- Paddling the Withlacoochee River
- The lovely Dade Battlefield Historic State Park
- The Chaz (Chassohowitzka) River for kayaking, scenery and wildlife
Dunnellon: Two rivers plus outstanding bike trail and hiking
You’d never know it now, but the little town of Dunnellon in northwest Florida was once so prosperous that its nickname was Boomtown.Today Dunnellon’s fame – and fame probably overstates it – is as the home of the spectacular Rainbow Springs and Rainbow River. In summer, thousands of people come here every week to float down the Rainbow River on inner tubes.
But there are more things to do in Dunnellon than kayaking or tubing the Rainbow River. It’s also a great place for hiking trails in the Halpata Tastanaki Preserve and bicycling on the Withlacoochee State Trail.
For a small town, Dunellen has a surprising number of good restaurants too.
The historic town makes a good base for exploring this unspoiled region, especially in cooler months. It starts with kayaking the Rainbow, but we also recommend six more things to do.
Punta Gorda: Kayaking, biking, charming downtown
Punta Gorda is a fun little town devoted to bicycling with all sorts of hiking and birding. There is both terrific saltwater mangrove kayaking as well as one of the best paddling rivers I’ve “discovered” – Shell Creek.
Many things to do in Punta Gorda revolve around the water vistas along the wide Peace River, including parks and walking/biking paths along the waterfront, historic neighborhoods with cobbled streets and stately old homes. In winter, Punta Gorda’s calendar is full of festivals and its downtown buzzes with pedestrians on weekends.
We loved the Peace River Botanical Garden too.
Here’s a Rambler guide to 11 things to do in Punta Gorda.
Fernandina Beach: Historic plantation, fort and “Boneyard Beach”
Up in the farthest northeast corner of Florida, Fernandina Beach has all of my favorite things, from old forts to bike trails to exceptional beaches and kayaking. The historic town has one of the best traditional downtowns around, with well-preserved Victorian architecture and many places to dine.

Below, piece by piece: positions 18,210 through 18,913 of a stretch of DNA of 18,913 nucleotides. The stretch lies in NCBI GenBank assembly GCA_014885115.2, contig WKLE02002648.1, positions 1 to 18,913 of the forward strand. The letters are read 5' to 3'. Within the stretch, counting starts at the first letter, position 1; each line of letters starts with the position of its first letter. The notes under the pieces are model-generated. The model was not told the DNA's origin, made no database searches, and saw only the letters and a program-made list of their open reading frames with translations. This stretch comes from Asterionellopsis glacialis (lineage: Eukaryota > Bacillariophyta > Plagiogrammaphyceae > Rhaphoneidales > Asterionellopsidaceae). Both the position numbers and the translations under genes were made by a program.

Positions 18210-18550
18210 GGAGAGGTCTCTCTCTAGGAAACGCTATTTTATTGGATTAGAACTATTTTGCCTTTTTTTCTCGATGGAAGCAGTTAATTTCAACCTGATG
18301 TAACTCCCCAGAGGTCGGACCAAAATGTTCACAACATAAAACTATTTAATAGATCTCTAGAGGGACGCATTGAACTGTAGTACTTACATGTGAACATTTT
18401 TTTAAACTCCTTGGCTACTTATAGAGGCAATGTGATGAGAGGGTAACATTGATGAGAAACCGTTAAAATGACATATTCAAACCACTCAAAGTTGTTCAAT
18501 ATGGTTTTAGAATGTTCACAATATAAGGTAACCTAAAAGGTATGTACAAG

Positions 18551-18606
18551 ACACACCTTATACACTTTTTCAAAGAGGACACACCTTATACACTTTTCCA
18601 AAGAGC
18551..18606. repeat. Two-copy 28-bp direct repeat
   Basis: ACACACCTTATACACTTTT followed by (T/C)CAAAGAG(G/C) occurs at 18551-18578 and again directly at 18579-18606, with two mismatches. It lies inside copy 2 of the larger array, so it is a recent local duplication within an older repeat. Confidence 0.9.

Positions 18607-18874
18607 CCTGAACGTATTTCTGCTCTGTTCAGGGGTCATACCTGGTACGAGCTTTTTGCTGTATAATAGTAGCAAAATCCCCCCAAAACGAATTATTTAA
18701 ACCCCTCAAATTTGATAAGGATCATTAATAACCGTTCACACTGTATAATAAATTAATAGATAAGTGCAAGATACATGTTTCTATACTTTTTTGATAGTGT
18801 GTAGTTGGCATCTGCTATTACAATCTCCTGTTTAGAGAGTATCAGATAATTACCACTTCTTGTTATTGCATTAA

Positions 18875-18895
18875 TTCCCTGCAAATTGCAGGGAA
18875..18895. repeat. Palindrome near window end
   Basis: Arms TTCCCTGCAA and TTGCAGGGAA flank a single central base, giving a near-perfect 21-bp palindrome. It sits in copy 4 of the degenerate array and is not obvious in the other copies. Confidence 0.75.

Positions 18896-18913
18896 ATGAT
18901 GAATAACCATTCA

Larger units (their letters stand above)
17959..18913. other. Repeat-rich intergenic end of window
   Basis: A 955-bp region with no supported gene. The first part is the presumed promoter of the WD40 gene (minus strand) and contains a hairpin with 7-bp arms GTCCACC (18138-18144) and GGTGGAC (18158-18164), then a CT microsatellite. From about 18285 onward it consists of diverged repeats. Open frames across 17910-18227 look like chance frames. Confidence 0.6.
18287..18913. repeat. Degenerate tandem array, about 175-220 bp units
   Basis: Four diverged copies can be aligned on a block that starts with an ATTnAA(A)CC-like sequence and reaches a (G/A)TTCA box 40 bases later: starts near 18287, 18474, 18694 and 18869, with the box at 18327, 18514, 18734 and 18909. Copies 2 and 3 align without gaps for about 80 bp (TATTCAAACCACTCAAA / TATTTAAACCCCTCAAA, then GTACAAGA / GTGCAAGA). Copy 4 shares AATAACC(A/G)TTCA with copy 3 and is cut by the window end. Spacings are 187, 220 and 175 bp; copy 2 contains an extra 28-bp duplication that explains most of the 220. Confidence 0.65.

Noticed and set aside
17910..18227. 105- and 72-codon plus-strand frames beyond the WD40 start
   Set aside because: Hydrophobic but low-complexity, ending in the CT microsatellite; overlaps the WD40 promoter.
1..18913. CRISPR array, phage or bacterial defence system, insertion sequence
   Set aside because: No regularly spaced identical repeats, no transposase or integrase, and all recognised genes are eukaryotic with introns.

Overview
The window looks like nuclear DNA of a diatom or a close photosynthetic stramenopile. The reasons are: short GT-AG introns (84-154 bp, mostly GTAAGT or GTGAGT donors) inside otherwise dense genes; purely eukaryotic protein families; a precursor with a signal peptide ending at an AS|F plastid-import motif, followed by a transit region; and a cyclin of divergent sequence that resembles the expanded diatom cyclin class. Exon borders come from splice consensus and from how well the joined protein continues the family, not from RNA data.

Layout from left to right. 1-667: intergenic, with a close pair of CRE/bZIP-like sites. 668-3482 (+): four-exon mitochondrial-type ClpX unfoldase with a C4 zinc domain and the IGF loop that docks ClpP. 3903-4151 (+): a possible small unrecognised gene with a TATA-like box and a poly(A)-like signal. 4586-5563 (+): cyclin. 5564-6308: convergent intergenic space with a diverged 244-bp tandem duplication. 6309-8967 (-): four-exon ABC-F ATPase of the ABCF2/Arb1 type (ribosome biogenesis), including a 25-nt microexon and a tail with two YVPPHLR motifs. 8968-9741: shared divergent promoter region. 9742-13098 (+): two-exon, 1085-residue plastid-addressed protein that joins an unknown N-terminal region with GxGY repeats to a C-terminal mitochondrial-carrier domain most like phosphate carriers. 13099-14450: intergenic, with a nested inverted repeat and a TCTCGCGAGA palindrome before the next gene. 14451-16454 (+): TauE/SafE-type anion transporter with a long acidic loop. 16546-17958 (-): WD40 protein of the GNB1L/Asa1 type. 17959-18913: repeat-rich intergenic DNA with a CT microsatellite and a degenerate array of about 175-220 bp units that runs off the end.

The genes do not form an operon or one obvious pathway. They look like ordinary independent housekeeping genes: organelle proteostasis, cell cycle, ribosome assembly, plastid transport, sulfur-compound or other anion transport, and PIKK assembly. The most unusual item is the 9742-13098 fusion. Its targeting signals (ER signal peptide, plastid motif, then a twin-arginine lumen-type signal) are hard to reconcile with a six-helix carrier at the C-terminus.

One of the most interesting historic sites in Florida is near here — the Kingsley Plantation, which is part of a little known national park. The beautiful site tells stories of slaves and slave holders that may surprise you. Another historic highlight is Fort Clinch State Park, which preserves a stunning landscape of sprawling oak trees and a broad beautiful beach. The fort itself is fun to visit because there are re-enactors present to bring history alive.
Big and Little Talbot Island State Parks are two adjacent state parks near Fernandina Beach offering a wealth of recreational possibilities. Little Talbot Island is one of the few remaining undeveloped barrier islands in Florida. It has five miles of white sand beaches, but also maritime forests, dunes and salt marshes. “Boneyard Beach” here, bleached driftwood on a pristine beach, is popular with photographers.
Here’s a Rambler guide to Fernandina Beach.
Everglades City: Old fishing village for stone crabs, great paddling
Everglades City, at the end of the road on the Gulf Coast, is an outstanding place to make a base for exploring the Everglades and Ten Thousand Islands.
You can kayak what I consider the most beautiful river in the Everglades (the Turner River), paddle in the Ten Thousand Islands, hike in several different state and national parks and eat stone crab in funky riverfront restaurants. Ten minutes away, on the island of Chokoloskee, you can visit the 1906 general store, Smallwoods Store, an exceptional slice of history in a beautiful setting. It’s listed on the National Register of Historic Places and it is still owned by the original family.
The historic fishing town hosts the very popular Everglades Seafood Festival every February.
Here’s a Rambler guide to Everglades City.
And there’s more:
Even with this list, I haven’t exhausted the possibilities. We also recommend these outstanding destinations. Each of these Old Florida towns are the subject to a profile on Florida Rambler with things to do and places to camp or stay.
- Flagler Beach
- Winter Garden
- Delray Beach
- Fort Pierce
- Fort Myers Beach
- St. Augustine
- Mount Dora
- Vero Beach
A note from the editor:
The information in this article was accurate when published but can change without notice. Please confirm details when planning your trip by following the links in this article.
This article is the property of FloridaRambler.com and is protected by U.S. Copyright Law. Re-publication without written permission is against the law.
The author, Bonnie Gross, travels with her husband David Blasco, discovering off-the-beaten path places to hike, kayak, bike, swim and explore. Florida Rambler was founded in 2010 by Bonnie and fellow journalist Bob Rountree, two long-time Florida residents who have spent decades exploring the Florida outdoors. Their articles have been published in the Sun Sentinel, the Miami Herald, the Orlando Sentinel, The Guardian and Visit Florida.